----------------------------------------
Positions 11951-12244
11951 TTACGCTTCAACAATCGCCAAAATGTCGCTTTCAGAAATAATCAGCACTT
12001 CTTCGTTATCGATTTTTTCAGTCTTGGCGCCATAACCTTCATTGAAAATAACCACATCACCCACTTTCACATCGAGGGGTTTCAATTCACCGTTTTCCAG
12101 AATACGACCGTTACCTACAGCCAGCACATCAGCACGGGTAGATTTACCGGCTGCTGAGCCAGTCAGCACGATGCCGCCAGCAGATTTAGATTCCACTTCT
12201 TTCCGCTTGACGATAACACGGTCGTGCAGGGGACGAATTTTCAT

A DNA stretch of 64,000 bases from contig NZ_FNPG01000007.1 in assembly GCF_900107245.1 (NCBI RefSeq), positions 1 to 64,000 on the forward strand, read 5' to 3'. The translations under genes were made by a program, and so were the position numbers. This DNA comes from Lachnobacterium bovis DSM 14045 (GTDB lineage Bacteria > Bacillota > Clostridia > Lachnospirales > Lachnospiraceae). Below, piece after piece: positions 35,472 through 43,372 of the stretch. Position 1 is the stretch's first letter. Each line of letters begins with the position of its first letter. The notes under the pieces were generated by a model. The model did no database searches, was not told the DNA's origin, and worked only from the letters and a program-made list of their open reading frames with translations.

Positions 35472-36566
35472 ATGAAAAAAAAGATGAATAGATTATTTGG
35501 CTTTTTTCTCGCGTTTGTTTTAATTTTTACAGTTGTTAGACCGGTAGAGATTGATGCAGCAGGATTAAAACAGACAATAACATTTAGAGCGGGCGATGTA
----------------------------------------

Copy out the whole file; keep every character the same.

Positions 11951-12244
11951 TTACGCTTCAACAATCGCCAAAATGTCGCTTTCAGAAATAATCAGCACTT
12001 CTTCGTTATCGATTTTTTCAGTCTTGGCGCCATAACCTTCATTGAAAATAACCACATCACCCACTTTCACATCGAGGGGTTTCAATTCACCGTTTTCCAG
12101 AATACGACCGTTACCTACAGCCAGCACATCAGCACGGGTAGATTTACCGGCTGCTGAGCCAGTCAGCACGATGCCGCCAGCAGATTTAGATTCCACTTCT
12201 TTCCGCTTGACGATAACACGGTCGTGCAGGGGACGAATTTTCAT

A DNA stretch of 64,000 bases from contig NZ_FNPG01000007.1 in assembly GCF_900107245.1 (NCBI RefSeq), positions 1 to 64,000 on the forward strand, read 5' to 3'. The translations under genes were made by a program, and so were the position numbers. This DNA comes from Lachnobacterium bovis DSM 14045 (GTDB lineage Bacteria > Bacillota > Clostridia > Lachnospirales > Lachnospiraceae). Below, piece after piece: positions 35,472 through 43,372 of the stretch. Position 1 is the stretch's first letter. Each line of letters begins with the position of its first letter. The notes under the pieces were generated by a model. The model did no database searches, was not told the DNA's origin, and worked only from the letters and a program-made list of their open reading frames with translations.

Positions 35472-36566
35472 ATGAAAAAAAAGATGAATAGATTATTTGG
35501 CTTTTTTCTCGCGTTTGTTTTAATTTTTACAGTTGTTAGACCGGTAGAGATTGATGCAGCAGGATTAAAACAGACAATAACATTTAGAGCGGGCGATGTA